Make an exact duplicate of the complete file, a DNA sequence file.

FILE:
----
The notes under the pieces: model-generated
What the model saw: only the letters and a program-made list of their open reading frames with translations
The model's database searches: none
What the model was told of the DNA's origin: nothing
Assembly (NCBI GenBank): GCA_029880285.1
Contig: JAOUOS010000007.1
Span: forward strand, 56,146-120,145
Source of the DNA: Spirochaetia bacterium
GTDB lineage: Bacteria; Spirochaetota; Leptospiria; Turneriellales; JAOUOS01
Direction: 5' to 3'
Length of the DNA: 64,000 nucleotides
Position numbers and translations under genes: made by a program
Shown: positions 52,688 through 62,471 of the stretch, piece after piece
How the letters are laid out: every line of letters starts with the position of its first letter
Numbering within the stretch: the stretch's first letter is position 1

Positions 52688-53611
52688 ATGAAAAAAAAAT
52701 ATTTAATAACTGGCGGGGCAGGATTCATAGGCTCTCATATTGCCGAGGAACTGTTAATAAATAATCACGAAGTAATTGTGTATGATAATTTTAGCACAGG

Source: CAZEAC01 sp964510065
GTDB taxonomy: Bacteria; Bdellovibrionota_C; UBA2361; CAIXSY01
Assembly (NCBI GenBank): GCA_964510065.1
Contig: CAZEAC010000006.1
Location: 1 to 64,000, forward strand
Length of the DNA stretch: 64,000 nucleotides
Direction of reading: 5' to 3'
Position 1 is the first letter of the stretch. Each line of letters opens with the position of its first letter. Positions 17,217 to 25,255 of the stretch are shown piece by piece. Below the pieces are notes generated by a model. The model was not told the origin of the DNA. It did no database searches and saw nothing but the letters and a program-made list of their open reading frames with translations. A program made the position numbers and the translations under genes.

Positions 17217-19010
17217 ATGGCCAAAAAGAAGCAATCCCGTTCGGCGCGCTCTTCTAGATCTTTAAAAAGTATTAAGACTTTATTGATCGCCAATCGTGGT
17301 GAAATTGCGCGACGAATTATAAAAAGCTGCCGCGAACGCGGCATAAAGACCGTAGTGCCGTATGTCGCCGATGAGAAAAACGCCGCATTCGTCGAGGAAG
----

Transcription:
The notes under the pieces: model-generated
What the model saw: only the letters and a program-made list of their open reading frames with translations
The model's database searches: none
What the model was told of the DNA's origin: nothing
Assembly (NCBI GenBank): GCA_029880285.1
Contig: JAOUOS010000007.1
Span: forward strand, 56,146-120,145
Source of the DNA: Spirochaetia bacterium
GTDB lineage: Bacteria; Spirochaetota; Leptospiria; Turneriellales; JAOUOS01
Direction: 5' to 3'
Length of the DNA: 64,000 nucleotides
Position numbers and translations under genes: made by a program
Shown: positions 52,688 through 62,471 of the stretch, piece after piece
How the letters are laid out: every line of letters starts with the position of its first letter
Numbering within the stretch: the stretch's first letter is position 1

Positions 52688-53611
52688 ATGAAAAAAAAAT
52701 ATTTAATAACTGGCGGGGCAGGATTCATAGGCTCTCATATTGCCGAGGAACTGTTAATAAATAATCACGAAGTAATTGTGTATGATAATTTTAGCACAGG

Source: CAZEAC01 sp964510065
GTDB taxonomy: Bacteria; Bdellovibrionota_C; UBA2361; CAIXSY01
Assembly (NCBI GenBank): GCA_964510065.1
Contig: CAZEAC010000006.1
Location: 1 to 64,000, forward strand
Length of the DNA stretch: 64,000 nucleotides
Direction of reading: 5' to 3'
Position 1 is the first letter of the stretch. Each line of letters opens with the position of its first letter. Positions 17,217 to 25,255 of the stretch are shown piece by piece. Below the pieces are notes generated by a model. The model was not told the origin of the DNA. It did no database searches and saw nothing but the letters and a program-made list of their open reading frames with translations. A program made the position numbers and the translations under genes.

Positions 17217-19010
17217 ATGGCCAAAAAGAAGCAATCCCGTTCGGCGCGCTCTTCTAGATCTTTAAAAAGTATTAAGACTTTATTGATCGCCAATCGTGGT
17301 GAAATTGCGCGACGAATTATAAAAAGCTGCCGCGAACGCGGCATAAAGACCGTAGTGCCGTATGTCGCCGATGAGAAAAACGCCGCATTCGTCGAGGAAG